WASHINGTON — What until recently was a steep drop in global crude oil prices has sparked delays and cancellations of major energy projects across the globe. Experts fear that this pullback could provoke costly supply shortages just over the horizon.
"Energy investment worldwide is plunging in the face of a tougher financing environment, weakening final demand for energy and falling cash flows," the Paris-based International Energy Agency warned in a report late last month.
The IEA also warned that investment is being curtailed both on the supply side and the demand side, meaning that spending is falling on both drilling of oil and gas wells and on expansion of refineries, pipelines and power stations.
In the short term, falling prices are a boon to consumers. Experts, however, warn of problems if the U.S. economy — the world's largest oil consumer — returns to normalcy and the global economy resumes its torrid pace of growth.
If the ability to find and produce more oil is put on hold and the global economy roars back to life, last year's record oil prices could seem tame. Today's pullback in prices may be setting the stage for tomorrow's shortages.
One of the world's leading voices on energy trends, IHS Cambridge Energy Research Associates, reached a similar conclusion in a private report titled "The Long Aftershock."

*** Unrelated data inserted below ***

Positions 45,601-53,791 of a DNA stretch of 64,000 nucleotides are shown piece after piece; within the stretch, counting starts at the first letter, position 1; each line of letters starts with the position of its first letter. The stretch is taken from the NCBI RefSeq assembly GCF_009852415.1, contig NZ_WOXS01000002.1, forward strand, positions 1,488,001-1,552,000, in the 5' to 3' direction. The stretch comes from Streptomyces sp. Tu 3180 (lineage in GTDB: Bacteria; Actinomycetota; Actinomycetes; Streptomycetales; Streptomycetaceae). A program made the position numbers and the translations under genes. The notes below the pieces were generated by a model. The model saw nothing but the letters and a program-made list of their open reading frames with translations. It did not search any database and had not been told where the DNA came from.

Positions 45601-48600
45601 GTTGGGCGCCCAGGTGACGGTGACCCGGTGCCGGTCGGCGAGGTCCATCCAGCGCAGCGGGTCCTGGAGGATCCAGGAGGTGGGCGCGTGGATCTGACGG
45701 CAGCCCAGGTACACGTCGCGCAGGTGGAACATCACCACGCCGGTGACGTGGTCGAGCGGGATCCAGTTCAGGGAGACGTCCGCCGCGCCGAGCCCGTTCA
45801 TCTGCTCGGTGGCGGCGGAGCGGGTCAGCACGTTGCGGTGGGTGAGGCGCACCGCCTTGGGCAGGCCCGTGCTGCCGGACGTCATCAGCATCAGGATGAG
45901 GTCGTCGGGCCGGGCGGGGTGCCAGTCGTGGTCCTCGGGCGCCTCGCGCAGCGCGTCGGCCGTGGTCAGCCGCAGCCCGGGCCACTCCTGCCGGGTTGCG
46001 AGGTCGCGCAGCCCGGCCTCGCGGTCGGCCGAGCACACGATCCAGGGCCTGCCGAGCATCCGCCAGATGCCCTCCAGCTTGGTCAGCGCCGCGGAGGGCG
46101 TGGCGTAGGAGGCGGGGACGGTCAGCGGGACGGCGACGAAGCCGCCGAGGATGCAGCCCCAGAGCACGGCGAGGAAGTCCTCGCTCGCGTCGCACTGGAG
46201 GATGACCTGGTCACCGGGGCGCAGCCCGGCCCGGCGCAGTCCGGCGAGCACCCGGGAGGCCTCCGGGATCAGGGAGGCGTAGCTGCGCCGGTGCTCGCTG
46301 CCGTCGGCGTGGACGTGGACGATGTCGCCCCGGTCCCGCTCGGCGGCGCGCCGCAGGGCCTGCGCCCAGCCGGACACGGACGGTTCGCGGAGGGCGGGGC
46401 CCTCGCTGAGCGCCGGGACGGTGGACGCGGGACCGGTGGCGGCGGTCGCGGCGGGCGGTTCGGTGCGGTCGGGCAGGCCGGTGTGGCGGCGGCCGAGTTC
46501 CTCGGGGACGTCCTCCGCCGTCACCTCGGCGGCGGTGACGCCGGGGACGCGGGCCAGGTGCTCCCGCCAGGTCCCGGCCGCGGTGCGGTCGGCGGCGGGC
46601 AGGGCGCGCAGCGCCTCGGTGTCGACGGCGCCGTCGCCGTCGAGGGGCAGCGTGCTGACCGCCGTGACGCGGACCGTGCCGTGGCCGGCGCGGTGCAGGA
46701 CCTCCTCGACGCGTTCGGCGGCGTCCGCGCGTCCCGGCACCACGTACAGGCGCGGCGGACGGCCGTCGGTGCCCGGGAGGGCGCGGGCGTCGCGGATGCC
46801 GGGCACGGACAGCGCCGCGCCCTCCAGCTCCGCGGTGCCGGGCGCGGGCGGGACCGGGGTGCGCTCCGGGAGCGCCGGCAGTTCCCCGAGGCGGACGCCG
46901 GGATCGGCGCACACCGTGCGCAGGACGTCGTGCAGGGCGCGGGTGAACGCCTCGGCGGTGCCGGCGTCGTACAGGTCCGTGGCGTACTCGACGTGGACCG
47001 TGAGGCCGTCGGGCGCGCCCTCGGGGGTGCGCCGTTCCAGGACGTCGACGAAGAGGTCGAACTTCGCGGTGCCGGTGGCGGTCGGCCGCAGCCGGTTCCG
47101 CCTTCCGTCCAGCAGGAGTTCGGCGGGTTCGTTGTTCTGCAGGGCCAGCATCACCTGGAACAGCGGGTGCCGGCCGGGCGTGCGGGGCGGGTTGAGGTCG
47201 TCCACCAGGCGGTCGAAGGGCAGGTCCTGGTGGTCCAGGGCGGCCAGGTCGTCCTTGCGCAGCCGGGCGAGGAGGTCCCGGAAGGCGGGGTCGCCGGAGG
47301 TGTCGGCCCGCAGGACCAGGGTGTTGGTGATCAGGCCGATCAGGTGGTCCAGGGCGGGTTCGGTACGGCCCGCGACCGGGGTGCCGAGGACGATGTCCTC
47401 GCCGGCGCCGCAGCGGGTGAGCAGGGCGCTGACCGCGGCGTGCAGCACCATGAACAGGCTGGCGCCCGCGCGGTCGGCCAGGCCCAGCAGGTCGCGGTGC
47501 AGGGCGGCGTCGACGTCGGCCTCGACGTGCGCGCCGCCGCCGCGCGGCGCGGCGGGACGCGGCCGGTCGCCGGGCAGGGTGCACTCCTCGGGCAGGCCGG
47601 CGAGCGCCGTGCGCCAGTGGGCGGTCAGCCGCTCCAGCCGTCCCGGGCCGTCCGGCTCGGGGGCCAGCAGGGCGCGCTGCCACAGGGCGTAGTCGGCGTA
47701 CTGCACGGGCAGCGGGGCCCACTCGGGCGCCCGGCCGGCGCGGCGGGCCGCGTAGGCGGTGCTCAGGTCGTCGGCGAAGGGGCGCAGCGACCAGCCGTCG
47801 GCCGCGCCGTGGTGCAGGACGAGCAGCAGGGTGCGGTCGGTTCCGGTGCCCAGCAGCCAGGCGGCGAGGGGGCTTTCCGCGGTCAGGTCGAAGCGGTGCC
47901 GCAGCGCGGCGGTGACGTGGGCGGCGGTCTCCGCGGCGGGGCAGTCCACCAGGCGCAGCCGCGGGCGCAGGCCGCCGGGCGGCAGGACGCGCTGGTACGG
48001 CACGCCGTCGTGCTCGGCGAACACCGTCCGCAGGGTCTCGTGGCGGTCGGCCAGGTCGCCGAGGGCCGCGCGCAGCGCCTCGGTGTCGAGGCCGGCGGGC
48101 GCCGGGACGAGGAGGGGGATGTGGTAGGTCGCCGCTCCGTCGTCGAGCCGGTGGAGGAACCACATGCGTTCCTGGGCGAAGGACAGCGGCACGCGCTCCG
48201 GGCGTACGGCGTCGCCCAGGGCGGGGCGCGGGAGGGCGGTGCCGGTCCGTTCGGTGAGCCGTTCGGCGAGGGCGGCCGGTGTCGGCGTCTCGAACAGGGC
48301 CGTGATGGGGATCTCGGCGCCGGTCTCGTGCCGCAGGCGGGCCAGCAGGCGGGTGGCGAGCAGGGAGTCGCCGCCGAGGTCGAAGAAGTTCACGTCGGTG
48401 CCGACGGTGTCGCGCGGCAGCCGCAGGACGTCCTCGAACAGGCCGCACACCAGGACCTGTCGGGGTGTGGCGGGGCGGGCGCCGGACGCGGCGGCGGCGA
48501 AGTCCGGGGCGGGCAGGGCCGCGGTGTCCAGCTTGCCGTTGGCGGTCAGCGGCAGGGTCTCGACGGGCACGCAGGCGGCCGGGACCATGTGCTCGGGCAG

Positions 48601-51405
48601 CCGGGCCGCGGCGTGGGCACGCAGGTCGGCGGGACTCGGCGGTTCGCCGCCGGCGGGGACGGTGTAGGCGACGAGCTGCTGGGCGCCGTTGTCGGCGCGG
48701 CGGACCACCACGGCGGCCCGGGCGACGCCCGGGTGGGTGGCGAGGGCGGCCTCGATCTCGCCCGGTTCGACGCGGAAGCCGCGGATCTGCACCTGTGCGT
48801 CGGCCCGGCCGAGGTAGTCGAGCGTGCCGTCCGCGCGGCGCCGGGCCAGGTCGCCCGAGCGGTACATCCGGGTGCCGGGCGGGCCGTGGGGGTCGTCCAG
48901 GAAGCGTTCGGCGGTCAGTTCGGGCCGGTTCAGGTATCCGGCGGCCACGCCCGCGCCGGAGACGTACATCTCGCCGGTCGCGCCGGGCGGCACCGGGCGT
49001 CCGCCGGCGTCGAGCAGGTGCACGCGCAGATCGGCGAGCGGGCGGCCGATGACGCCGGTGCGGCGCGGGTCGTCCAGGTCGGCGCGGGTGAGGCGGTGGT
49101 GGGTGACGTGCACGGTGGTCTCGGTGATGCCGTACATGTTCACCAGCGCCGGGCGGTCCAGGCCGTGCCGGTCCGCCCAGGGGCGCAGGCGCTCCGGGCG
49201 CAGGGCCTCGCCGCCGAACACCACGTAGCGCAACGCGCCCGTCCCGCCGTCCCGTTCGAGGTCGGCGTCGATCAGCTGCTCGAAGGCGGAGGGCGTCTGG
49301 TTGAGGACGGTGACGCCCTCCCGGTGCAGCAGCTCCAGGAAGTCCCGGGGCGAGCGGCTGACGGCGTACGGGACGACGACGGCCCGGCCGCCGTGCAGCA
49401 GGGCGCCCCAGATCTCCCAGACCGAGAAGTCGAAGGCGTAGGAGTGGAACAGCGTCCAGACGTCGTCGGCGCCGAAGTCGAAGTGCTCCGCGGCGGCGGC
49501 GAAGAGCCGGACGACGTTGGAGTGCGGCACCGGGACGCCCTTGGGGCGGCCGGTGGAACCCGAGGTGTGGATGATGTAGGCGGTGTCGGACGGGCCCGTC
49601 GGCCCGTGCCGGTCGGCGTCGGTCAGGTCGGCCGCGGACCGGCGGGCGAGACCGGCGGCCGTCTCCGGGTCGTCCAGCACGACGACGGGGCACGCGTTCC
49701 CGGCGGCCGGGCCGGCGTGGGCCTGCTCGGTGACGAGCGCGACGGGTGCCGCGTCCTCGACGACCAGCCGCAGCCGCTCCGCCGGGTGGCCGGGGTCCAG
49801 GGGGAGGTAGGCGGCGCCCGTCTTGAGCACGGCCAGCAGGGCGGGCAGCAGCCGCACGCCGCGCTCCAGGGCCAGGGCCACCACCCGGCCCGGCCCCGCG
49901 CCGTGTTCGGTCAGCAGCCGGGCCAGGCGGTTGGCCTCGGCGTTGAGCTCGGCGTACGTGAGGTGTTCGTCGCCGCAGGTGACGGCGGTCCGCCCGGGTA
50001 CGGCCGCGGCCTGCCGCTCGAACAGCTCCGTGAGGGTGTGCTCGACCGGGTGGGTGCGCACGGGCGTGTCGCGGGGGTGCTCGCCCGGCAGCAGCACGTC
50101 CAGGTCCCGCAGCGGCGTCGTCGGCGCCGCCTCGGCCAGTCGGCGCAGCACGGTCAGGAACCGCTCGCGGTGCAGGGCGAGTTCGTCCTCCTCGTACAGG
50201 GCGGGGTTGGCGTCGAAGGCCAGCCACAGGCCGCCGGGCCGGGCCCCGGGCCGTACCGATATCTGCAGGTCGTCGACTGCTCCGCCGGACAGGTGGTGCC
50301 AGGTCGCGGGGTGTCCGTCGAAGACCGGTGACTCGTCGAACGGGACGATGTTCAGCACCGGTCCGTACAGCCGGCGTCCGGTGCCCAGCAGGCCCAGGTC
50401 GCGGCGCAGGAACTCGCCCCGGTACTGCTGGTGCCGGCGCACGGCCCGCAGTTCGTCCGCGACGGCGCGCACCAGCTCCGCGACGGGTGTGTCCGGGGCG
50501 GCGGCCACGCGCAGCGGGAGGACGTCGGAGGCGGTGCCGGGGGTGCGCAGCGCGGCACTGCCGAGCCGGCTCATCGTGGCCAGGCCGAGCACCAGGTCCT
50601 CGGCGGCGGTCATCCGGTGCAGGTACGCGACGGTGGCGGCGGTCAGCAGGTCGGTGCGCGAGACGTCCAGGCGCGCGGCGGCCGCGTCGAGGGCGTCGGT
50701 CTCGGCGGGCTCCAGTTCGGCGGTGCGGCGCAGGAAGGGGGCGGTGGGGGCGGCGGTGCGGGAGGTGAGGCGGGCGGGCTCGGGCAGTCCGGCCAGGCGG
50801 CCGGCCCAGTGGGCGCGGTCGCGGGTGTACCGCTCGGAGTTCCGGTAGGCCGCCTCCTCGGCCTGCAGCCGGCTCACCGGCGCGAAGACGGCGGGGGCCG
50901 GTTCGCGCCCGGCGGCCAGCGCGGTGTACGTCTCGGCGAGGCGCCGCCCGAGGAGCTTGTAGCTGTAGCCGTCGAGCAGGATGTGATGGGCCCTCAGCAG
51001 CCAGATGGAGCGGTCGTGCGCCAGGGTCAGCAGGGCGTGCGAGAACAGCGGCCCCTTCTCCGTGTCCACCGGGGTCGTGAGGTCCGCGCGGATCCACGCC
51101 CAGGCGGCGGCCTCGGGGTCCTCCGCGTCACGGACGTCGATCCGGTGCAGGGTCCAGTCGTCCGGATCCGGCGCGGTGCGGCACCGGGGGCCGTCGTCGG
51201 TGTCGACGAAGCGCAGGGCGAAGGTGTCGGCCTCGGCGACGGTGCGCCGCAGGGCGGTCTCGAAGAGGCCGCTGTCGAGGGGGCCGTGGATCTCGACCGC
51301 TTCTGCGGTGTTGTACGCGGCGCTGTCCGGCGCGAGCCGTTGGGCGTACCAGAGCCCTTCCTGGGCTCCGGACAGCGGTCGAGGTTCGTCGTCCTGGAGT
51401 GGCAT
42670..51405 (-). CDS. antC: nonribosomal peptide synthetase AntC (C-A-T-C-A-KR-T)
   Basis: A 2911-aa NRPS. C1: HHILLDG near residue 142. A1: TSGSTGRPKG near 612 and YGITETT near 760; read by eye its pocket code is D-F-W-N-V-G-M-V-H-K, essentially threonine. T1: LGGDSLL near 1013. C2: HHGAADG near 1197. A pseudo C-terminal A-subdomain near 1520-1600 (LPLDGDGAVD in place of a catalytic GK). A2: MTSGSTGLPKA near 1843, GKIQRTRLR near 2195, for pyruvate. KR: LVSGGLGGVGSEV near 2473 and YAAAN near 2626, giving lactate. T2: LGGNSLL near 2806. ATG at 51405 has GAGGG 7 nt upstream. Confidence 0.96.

CERA researchers believe that deferred or canceled projects will prevent 7.6 million barrels a day of expected oil growth from coming onto world markets in 2014.
"CERA estimates that 52 percent of the potential net growth in liquids production capacity from 2009 to 2014 is at risk of deferment or cancellation because of poor project economics or investor cash flow difficulties," CERA's report said.
The energy research group thinks that the projected additional new oil production capacity of 14.5 million barrels a day coming online through 2014 will be cut in half unless there's a sudden spurt in demand. This reduced production could spark supply shortages and price spikes.
"That's clearly something we should pay attention to," said John Felmy, the chief economist for the American Petroleum Institute, the trade group for oil producers.
The potential shortages, he said, argue for expanded offshore drilling to ensure future supplies.
Few markets are as volatile as oil. Over a period of 12 months, contracts for future delivery of oil soared from $70 a barrel to a record $147 a barrel in July. Then they collapsed over the next four months to less than $40. During the past month, oil prices have come roaring back to near $70 a barrel, even as inventories hover at record highs and demand remains at 10-year lows.
Before the big run-up in prices, deepwater drilling in the Gulf of Mexico and complex refining of western Canada's oil sands needed oil prices of $40 a barrel to break even. But as prices soared, so did production costs, and that break-even point stands somewhere between $60 and $80 a barrel.
In today's volatile price environment, projects are being put on hold or are being killed altogether.